I've been starting companies for the better part of 20 years now. A lot of people approach me with questions around financing their startup. Years ago a notable venture capitalist gave me a great rule of thumb for determining if your startup is something financeable, and it can be visualized by thinking of a surfer, standing on a surfboard, standing on a wave. Seems deceptively easy, but there is a lot of power in that simple image. Here's how it works. When considering an investment, a VC will look for three key attributes--The Surfer, The Surfboard and The Wave.
- The Surfer: Is this the right team to build the new product?
One of the most important things investors look at are the founders. Generally, investors love founders that live in the domain of the investment. If your story starts with "I have been in the XYZ industry for 10 years, and I have wanted this product since day one," you have a good shot at checking the people box for the VC.
- The Surfboard: Is the idea a good one?
This is the part everyone focuses on and rightly so. You need to have a solid idea for a product or service. The surfboard represents the idea. Good ideas are pretty simple to describe and solve an identifiable pain point. Generally, the simpler the product, the better the idea. But, the reality is the world is full of great ideas, it's what you do with them that matter.
- The Wave: Is there disruption in your market?
The water represents the market for your product. Obviously you need a market, and generally the larger the better, but the real takeaway from this analogy is the wave. A good, financeable, startup is riding some kind of market wave.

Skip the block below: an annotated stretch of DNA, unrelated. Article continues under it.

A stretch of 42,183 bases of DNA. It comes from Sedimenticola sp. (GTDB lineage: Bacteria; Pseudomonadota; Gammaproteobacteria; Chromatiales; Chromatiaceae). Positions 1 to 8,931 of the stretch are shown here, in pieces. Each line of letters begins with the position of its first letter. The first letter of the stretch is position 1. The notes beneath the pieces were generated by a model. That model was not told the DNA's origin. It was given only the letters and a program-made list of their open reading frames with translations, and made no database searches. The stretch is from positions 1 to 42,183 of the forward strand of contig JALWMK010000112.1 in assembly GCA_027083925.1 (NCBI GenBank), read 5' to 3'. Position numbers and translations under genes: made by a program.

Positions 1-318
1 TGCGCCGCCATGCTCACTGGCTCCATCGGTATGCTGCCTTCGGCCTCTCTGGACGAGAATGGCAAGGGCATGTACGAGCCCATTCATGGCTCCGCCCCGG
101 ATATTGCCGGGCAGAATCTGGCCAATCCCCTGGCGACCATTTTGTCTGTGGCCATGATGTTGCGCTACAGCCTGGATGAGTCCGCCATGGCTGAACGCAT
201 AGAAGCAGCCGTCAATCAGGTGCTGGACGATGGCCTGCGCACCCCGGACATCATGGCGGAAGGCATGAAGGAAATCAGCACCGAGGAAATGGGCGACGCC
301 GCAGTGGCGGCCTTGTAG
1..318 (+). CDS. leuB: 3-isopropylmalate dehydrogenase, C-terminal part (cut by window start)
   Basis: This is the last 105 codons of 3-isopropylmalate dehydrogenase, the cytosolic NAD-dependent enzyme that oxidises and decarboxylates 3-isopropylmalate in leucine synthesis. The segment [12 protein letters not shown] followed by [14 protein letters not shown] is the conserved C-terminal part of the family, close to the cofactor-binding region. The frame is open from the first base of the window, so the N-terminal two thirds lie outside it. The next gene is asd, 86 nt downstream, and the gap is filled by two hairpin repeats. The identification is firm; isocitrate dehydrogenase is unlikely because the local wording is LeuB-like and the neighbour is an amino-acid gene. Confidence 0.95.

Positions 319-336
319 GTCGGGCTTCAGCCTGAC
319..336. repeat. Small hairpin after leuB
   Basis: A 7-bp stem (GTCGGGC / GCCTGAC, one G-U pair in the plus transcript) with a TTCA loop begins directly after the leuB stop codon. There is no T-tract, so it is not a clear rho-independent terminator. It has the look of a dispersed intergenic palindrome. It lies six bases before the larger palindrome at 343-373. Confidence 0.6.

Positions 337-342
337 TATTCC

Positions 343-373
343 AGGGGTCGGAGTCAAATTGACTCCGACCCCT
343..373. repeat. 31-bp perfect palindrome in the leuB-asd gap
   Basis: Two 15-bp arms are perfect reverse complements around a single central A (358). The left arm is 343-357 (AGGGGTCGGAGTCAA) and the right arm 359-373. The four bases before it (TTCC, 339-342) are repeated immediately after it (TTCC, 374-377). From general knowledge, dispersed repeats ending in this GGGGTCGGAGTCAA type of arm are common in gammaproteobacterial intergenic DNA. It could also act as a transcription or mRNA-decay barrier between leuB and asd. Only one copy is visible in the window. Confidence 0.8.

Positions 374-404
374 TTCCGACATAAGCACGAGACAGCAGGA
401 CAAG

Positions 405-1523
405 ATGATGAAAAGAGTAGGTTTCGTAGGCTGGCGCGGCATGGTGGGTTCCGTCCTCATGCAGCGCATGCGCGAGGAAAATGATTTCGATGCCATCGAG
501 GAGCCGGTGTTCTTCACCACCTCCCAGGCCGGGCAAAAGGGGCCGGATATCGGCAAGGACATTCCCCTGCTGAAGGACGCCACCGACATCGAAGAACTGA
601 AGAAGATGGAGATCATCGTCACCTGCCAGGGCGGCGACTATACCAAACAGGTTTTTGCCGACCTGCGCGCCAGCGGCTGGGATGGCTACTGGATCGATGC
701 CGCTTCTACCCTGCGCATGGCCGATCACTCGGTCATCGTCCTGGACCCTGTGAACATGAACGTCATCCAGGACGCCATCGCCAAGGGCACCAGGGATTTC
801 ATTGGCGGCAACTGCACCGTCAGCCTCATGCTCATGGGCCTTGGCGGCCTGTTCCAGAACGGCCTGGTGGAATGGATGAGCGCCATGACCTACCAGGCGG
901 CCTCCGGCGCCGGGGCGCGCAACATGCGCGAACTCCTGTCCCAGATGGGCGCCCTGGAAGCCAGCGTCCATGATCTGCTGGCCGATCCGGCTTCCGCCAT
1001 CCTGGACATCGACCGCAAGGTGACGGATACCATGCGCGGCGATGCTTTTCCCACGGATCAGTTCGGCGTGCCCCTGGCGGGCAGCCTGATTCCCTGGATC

For instance, smart phone adoption in the last five years has been a mammoth wave. In a short period of time, a huge wave of consumer behavior moved from the desktop to mobile devices. The way people price compare, book reservations, use maps, etc. was dramatically changed as a result.
Investors like market waves because, like real waves, they take you along for the ride. Everything is generally easier with a strong market wave because people are already in the mindset of thinking differently, and considering your product is part of that new thinking.
In the end, trying to raise venture capital without all three parts is very difficult--just like surfing; you need a solid three elements before you even start--A Surfer, A Surfboard, and A Wave.
Attracting investors is like adding another member to your team. The opportunity needs to be great for everyone or it isn't going to work. If you are like me, you think of ideas for products and companies all the time. A quick run-through using the "Surf Board Guy" as a litmus test will frame the opportunity quickly.